Joyce Irby: People have mentioned it to me before, but as a guest while filming another “UnSung” episode a young lady producer suggested it and thought my life story in music could make a good movie. She even suggested the title, and told me if I did the book it would be easier to turn it into a film. So I buckled down and did it.
Parlé Mag: When is the book slated for release?
Joyce Irby: I am being cautious about how I approach releasing it. Probably early 2020.
Parlé Mag: What would you say can be expected from your forthcoming tome?
Joyce Irby: I’ve kept diaries and extensive notes since I was a teenager, so I have many things documented over time. It’s an honest roller coaster ride that… and I think I will subtitle it, “A Dreamer’s Guide to Surviving The Entertainment Business.” People inside the business won’t be surprised about the dirty dealings I discuss, but some people will be shocked at some of the stuff that goes on. But also, part of my life has been the realization of many beautiful dreams. So just like everybody else, there are ups and downs. It’s just that mine, involve lots of famous people.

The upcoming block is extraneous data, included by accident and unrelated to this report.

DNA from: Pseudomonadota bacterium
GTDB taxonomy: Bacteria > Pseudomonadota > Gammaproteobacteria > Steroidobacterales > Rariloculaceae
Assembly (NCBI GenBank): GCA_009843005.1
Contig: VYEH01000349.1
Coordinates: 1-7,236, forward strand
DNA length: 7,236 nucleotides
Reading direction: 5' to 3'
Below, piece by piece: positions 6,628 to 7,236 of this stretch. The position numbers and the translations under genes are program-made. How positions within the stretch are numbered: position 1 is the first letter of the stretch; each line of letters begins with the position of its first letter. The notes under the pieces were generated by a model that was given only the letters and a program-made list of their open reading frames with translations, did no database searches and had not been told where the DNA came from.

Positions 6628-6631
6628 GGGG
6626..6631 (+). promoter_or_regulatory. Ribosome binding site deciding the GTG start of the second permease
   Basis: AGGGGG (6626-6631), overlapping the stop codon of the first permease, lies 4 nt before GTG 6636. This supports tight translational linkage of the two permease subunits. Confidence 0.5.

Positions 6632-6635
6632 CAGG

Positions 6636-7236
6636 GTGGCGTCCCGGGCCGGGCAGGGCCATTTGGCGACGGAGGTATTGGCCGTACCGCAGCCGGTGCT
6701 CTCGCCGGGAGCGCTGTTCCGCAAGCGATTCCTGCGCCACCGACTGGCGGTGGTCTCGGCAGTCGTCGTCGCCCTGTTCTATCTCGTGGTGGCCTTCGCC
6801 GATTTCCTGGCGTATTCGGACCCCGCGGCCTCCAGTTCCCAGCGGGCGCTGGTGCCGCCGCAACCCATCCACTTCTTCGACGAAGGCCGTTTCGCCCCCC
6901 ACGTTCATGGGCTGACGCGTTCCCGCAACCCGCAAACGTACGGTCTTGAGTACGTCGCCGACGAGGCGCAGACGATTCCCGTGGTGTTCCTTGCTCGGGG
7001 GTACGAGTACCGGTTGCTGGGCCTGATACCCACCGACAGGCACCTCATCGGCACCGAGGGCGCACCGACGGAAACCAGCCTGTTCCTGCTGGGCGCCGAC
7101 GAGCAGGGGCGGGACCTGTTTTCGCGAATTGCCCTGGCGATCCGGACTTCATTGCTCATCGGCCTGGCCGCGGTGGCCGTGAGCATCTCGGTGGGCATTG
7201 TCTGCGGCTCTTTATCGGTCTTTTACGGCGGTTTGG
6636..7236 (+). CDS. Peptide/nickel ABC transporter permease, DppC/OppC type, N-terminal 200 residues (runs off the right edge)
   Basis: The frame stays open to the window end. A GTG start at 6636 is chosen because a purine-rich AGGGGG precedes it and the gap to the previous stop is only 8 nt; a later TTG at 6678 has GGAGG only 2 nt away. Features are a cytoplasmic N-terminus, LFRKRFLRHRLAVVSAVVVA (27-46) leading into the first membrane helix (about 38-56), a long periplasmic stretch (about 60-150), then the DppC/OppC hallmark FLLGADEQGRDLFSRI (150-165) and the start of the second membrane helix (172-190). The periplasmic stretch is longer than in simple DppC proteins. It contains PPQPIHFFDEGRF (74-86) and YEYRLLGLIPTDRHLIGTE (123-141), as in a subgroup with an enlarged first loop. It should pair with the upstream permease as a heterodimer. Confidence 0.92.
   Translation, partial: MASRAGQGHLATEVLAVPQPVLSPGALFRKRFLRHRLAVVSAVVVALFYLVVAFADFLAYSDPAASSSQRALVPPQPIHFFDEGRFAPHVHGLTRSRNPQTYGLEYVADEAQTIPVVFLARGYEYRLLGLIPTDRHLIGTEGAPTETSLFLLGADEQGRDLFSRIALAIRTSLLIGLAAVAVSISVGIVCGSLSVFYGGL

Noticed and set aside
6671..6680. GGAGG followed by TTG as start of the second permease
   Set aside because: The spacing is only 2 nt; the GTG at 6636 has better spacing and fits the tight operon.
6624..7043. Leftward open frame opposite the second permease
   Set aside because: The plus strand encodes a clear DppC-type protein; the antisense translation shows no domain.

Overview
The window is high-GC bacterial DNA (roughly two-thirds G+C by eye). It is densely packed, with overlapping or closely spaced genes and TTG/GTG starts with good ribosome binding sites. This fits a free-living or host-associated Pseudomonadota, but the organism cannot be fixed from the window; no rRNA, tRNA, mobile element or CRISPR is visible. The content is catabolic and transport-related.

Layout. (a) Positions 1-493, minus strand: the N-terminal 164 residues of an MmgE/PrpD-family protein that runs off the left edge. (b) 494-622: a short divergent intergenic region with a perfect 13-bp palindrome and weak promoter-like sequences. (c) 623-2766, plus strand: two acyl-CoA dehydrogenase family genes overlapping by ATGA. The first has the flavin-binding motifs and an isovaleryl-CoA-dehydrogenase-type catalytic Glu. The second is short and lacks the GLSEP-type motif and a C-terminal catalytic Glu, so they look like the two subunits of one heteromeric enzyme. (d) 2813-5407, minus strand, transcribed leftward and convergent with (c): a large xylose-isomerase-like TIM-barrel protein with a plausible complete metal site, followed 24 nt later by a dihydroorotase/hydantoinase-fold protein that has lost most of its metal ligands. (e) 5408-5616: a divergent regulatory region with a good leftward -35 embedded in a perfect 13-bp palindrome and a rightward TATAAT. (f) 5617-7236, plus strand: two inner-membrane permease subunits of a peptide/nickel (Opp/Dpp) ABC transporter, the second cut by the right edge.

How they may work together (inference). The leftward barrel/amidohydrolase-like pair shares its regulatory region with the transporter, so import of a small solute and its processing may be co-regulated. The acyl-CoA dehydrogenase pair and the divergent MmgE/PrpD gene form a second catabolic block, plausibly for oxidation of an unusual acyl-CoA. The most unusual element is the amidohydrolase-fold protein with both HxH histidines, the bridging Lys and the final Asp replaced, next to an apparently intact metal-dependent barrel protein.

Parlé Mag: In the years that followed the band’s demise, what all exactly had/have you been up to, both personally and professionally speaking, during this lengthy musical hiatus?
Joyce Irby: Well, I’ve had a lot to do with engineering Atlanta as an urban music mecca and soliciting labels and top producers to come here since the late ‘80’s. After I signed Dallas Austin to my production company, people started to pay a little more attention. Then I signed and developed a few young artists like Lloyd and Sammie. I signed them both as elementary schoolers.